Get hooked on Mid-Autumn Festival (Part 1/2) first before you proceed!
You have seen Chinatown in the day. Mid-Autumn Festival Part 2/2 is about S.E.X in The City…
Freak not! It’s Mid-Autumn Festival story telling time!
Just like any festivals, there are legends behind them. Do you know that a lady landed on the Moon first, long before Armstrong and his team made it to that satellite? This is about the legendary Chang’e (嫦娥), appearing with her sexy low-cut v-shape robe at Chinatown =P. Last year, China launched its first lunar probe, also named Chang’e 1 (嫦娥一号).
There are many beautiful legends about the Mid-Autumn Festival. A popular one is about an archer named Hou yi who shot down nine suns when ten of them appeared together one day, scorching the earth with heat. This guy fell in love with the beautiful Chang’e.
Due to the good deeds that Hou yi had done (well, shooting nine suns is no joke!), the Western Queen Mother rewarded him with the elixir. If both Hou yi and Chang’e shared the elixir, they would enjoy eternal life together; if only one of them took it, that one would ascend to Heaven and become immortal.
A wicked man overheard the conversation. He wanted that elixir to become an immortal. He killed Hou yi. To prevent the baddy from taking the elixir, Chang’e consumed all of it. When the elixir took effect, she was lifted towards Heaven. She chose to live on the Moon cos it is the nearest to Earth! She transformed herself into brilliant moonlight and offer good fortune to the people.
Did you see a rabbit next to Chang’e on the above pic? It’s the Moon rabbit (月兔) or Jade rabbit (玉兔) which is a companion of Chang’e. The Moon rabbit makes elixirs too! But according to the Japanese and Korean myths, it makes Mochi (glutinous rice cake). =_=”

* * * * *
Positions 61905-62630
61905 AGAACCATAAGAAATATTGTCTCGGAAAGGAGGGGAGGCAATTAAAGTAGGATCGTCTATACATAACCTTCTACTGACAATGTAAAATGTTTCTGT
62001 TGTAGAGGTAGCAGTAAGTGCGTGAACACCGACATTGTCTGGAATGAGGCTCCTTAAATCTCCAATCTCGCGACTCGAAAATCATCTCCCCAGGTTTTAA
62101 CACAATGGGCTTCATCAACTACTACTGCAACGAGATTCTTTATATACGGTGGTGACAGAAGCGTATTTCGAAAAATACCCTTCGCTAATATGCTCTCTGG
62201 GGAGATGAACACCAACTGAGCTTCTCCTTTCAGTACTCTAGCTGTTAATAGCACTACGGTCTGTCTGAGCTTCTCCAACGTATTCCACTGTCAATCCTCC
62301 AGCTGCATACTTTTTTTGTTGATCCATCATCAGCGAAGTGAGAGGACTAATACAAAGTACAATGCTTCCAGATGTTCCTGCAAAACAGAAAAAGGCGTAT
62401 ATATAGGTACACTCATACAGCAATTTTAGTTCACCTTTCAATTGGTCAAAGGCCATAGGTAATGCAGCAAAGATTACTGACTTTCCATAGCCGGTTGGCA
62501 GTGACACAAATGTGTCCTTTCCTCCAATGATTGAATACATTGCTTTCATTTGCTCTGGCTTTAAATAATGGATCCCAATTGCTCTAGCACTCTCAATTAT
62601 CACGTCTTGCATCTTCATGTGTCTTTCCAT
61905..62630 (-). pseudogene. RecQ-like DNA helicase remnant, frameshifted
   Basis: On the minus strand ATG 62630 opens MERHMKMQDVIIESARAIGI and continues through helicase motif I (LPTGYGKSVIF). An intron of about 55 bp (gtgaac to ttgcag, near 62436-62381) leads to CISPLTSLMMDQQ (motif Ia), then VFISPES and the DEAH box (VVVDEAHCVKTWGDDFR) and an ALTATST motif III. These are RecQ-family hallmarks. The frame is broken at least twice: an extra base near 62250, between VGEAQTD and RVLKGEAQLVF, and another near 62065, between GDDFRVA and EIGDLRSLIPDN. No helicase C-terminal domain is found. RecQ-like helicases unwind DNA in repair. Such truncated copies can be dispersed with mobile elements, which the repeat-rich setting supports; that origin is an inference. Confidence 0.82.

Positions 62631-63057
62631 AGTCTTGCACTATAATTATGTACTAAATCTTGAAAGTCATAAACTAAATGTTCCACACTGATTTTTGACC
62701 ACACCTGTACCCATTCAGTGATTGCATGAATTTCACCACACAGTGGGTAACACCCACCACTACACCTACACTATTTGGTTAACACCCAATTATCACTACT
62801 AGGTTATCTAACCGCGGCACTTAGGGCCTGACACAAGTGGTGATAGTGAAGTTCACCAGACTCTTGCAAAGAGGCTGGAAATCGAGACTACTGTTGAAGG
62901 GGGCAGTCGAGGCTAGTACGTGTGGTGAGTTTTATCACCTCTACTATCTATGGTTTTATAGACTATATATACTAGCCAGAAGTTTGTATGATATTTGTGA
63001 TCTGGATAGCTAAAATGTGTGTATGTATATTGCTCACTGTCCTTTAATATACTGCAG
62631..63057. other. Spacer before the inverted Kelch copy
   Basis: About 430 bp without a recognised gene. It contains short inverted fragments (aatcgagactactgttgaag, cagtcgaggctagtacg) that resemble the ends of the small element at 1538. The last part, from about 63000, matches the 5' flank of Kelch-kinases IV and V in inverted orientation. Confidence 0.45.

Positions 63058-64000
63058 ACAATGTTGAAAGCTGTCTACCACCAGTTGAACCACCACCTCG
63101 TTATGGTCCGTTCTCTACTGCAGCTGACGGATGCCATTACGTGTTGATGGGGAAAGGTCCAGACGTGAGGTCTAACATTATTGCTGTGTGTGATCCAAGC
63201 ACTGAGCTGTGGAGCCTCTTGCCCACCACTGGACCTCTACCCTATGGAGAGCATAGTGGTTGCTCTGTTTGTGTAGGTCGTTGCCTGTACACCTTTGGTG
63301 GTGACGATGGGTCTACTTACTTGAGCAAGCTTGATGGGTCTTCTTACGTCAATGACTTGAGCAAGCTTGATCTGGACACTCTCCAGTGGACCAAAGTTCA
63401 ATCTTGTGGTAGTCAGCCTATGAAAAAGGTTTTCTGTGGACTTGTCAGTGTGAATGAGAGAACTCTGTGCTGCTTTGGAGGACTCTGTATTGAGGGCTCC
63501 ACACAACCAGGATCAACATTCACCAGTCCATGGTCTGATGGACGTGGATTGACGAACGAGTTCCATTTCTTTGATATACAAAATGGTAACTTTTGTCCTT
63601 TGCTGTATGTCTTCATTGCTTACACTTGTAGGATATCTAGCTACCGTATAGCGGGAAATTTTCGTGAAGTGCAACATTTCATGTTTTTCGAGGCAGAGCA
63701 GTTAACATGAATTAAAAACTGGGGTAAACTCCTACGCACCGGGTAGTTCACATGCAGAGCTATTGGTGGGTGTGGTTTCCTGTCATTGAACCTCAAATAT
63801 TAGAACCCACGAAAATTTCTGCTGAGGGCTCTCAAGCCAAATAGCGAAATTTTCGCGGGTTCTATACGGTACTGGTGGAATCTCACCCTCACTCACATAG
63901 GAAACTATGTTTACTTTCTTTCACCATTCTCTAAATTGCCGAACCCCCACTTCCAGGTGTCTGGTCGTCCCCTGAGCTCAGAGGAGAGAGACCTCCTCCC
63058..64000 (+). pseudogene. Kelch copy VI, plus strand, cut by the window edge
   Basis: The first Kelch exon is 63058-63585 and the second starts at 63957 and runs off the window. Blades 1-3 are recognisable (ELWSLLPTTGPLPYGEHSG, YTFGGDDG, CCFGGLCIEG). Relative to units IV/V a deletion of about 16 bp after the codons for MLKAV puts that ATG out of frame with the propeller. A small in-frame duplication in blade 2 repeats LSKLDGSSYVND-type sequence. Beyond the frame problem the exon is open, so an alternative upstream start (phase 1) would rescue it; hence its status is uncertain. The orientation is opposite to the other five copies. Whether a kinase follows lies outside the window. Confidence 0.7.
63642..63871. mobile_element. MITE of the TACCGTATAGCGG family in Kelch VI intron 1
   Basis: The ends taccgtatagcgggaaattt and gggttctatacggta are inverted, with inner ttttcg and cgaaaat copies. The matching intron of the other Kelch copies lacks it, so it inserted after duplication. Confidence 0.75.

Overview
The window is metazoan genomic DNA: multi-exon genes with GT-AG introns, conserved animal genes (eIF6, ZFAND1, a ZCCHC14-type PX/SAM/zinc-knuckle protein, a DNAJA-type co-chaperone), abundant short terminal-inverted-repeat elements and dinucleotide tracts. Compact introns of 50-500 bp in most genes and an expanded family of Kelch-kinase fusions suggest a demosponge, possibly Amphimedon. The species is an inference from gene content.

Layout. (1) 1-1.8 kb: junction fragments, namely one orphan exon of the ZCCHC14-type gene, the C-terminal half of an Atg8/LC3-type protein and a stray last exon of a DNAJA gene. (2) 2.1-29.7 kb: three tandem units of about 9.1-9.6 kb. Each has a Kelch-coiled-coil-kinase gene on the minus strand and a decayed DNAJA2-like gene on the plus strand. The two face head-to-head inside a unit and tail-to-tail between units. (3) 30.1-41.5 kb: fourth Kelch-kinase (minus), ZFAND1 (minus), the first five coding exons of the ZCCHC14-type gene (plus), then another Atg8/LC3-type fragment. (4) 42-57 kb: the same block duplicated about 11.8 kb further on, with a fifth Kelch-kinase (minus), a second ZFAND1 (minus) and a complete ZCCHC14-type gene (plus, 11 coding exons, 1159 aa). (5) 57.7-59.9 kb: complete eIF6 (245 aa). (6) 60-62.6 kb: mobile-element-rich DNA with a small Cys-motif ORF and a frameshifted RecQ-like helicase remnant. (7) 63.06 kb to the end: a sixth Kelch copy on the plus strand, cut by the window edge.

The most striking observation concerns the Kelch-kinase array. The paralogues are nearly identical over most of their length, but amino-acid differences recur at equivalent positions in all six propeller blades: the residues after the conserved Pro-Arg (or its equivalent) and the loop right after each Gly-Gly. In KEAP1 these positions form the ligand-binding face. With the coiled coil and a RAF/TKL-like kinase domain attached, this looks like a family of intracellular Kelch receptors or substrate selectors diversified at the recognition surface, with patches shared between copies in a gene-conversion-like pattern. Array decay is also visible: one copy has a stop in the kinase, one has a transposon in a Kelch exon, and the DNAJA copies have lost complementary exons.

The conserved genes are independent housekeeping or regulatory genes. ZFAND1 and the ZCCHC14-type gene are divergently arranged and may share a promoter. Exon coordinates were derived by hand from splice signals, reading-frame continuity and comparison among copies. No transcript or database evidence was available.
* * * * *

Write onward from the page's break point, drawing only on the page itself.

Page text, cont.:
Moncakes again?! There is also a legend! During the Yuan Dynasty (A.D.1280-1368), China was ruled by the Mongolians. Leaders from the preceding Sung Dynasty were unhappy with the foreign ruler, so they coordinated the rebellion without being discovered. How they did it?
Well, when the Mid-Autumn Festival was approaching, they made special cakes and baked into each cake was a message outlining the attack. On the full moon night, the rebels successfully attacked and overthrew the Mongolian government. Ming Dynasty was formed then. So, mooncake is said to commemorate the victory. What is in my mooncake now? Salted duck egg york…
On Mid-Autumn Festival, it’s about family reunion too. Chinatown is brighten up with decorative lights and red lanterns.
Street buskers singing and dancing to entertain the crowd.
Battery operated lanterns hanging on the bridge across Chinatown.
Decorative lights along the roadside.
Performers on stage for the Mid-Autumn celebration.
Chinatown Food Street. Yes, I am talking about Singapore Chinatown.
“Vote for your favourite lantern-making” contest.
Most of the materials used to make those lanterns are recycled materials like bottles and toilet paper rolls.
Decorative lightings of twelve lovely Chinese zodiac animal signs. These decorations are able to “dance”.
The twelve Chinese zodiac animal signs are horse, roaster, snake, dragon, tiger, rabbit, monkey, pig, dog, rat, sheep and ox.